In the chaos following a traffic accident, emotions can run high. Decisions and mistakes made in panic can have lasting consequences. There are certain mistakes to avoid after a car accident and one of them is fleeing the scene. But what exactly happens when someone chooses to leave the scene of an accident?

Immediate Consequences

When a driver flees the scene of a crash, they leave behind a slew of immediate consequences. First and foremost, they abandon their responsibility to render aid to any other injured parties. This is a legal requirement in most states. If medical attention is not sought immediately, injuries can become deadly and potentially cost lives. Leaving the scene also hinders the ability of law enforcement to conduct a thorough investigation into the causes of the accident, potentially impeding justice and making it more difficult to hold the responsible party accountable.

Legal Ramifications

An Albuquerque car accident lawyer from Caruso Law Offices, P.C. explained that from a legal standpoint, fleeing the scene of an accident is a serious offense with severe consequences. In most jurisdictions, it is considered a criminal offense, often classified as a hit-and-run. This can be classified as a misdemeanor or felony.

Misdemeanor Charges

A hit-and-run can be classified as a misdemeanor if the driver leaves the scene of an accident where they caused property damage, but there were no injuries or death. Being charged with a misdemeanor can still result in jail time and/or monetary fees. There is also a possibility of an extended probationary period.

Felony Charges

If a driver leaves the scene of an accident where there were injuries or death, they can be charged with a felony. This can result in years of prison time, fines, and victim restitution. An individual can still be charged with a felony if there were no injuries or death if there were no injuries or fatalities depending on the circumstances.

It’s important to note, that even if the accident was caused by another driver, you can still be charged with a felony if you don’t stop and provide identification to the other party and the police.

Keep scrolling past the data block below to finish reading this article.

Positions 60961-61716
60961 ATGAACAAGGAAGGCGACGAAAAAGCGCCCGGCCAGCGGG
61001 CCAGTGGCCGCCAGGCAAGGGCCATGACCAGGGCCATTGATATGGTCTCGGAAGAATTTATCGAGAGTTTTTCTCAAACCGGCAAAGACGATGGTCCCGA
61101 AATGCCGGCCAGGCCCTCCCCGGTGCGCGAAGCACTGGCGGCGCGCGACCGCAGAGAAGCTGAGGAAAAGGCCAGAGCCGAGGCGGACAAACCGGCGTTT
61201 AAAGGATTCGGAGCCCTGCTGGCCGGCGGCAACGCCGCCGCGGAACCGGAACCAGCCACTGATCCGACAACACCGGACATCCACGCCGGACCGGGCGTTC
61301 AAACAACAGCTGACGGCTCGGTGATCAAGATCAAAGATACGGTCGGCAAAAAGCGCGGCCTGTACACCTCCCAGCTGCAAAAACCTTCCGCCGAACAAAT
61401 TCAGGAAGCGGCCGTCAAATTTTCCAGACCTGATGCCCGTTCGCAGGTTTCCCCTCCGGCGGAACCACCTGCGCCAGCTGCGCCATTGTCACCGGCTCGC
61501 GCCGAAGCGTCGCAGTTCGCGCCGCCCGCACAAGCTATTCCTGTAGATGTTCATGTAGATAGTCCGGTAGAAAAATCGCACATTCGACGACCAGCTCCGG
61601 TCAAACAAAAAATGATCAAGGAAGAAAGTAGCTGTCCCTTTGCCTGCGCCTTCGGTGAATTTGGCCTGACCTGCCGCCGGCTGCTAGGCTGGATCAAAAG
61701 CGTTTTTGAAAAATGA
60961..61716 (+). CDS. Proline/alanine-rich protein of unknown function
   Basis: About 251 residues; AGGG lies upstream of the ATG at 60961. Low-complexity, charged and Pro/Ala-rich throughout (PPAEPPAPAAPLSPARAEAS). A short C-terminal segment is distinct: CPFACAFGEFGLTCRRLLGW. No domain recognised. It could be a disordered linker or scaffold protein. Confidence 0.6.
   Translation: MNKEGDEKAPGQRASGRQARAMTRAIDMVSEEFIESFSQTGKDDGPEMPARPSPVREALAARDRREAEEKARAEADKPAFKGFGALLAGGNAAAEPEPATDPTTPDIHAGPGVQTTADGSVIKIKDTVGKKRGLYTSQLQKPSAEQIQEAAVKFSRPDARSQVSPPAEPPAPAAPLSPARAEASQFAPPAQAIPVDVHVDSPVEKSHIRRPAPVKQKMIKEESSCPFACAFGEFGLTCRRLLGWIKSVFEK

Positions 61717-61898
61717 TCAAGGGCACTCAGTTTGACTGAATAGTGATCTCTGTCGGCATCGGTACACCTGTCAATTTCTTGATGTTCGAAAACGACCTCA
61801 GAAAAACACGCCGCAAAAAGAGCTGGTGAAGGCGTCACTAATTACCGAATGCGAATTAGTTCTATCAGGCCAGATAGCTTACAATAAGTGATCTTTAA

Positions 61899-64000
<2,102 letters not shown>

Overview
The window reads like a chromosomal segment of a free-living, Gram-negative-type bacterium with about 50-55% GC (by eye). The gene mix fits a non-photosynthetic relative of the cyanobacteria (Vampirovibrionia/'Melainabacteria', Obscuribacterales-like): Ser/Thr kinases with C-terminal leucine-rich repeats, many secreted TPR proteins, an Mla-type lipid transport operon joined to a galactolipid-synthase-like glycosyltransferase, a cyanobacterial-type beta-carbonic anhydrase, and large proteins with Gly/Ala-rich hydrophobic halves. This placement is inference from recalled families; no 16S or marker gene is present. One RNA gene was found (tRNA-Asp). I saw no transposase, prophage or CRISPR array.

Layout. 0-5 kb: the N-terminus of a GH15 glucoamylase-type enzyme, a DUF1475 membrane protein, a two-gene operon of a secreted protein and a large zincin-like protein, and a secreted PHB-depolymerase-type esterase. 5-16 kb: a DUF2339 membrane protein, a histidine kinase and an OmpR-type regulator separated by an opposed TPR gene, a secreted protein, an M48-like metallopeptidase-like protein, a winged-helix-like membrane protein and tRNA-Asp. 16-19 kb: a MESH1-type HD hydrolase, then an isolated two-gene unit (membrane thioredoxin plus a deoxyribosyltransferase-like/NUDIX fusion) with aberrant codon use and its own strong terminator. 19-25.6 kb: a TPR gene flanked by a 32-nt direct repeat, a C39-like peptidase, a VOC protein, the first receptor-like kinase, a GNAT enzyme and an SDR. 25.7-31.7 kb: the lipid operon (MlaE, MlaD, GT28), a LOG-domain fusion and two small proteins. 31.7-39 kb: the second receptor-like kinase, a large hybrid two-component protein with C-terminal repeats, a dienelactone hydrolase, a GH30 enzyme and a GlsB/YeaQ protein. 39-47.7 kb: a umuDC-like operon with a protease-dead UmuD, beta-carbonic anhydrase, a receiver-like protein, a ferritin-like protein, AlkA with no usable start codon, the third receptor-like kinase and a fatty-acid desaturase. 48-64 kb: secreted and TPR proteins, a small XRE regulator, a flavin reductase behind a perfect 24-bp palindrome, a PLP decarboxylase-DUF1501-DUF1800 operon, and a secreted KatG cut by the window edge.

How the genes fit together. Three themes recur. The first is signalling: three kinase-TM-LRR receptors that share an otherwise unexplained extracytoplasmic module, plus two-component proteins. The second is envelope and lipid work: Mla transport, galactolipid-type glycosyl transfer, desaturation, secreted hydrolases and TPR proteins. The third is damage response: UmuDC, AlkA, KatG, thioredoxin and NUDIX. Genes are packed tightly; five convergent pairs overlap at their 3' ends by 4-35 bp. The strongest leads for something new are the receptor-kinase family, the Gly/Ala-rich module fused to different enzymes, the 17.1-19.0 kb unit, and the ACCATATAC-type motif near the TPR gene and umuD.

Civil Liability

Beyond the criminal penalties, fleeing the scene of a crash can also expose the individual to significant civil liability. By leaving the scene, the individual may be seen as admitting fault, making it easier for injured parties to pursue compensation through civil lawsuits. If it was a single-vehicle accident, the driver still owes a duty to find the property owners of any property that might have been damaged If a driver, for any reason, leaves the scene, insurance companies may refuse to cover damages, leaving the individual personally responsible for any financial repercussions.

Ethical Considerations

Beyond the legal and financial implications, there are profound ethical considerations at play when someone flees the scene of a crash. Failing to take responsibility for one’s actions and abandoning those in need goes against the principles of empathy, compassion, and accountability. It demonstrates a disregard for the well-being of others and undermines the social contract that forms the basis of a civilized society.

Impact on Victims

For the victims of a hit-and-run accident, the repercussions can be devastating. Not only must they contend with physical injuries and property damage, but they may also experience emotional trauma and financial hardship. Being left alone at the scene of an accident can be a terrifying experience, particularly if medical attention is required. Moreover, the sense of injustice and betrayal resulting from the perpetrator’s decision to flee can compound the psychological toll on the victims and their families.

Fleeing the scene of a crash is a reckless and irresponsible act with far-reaching consequences. From legal penalties to ethical considerations and the impact on victims, the ramifications of such actions are profound. It is imperative for drivers to understand their obligations in the event of an accident and to fulfill their duty to their fellow motorists and pedestrians.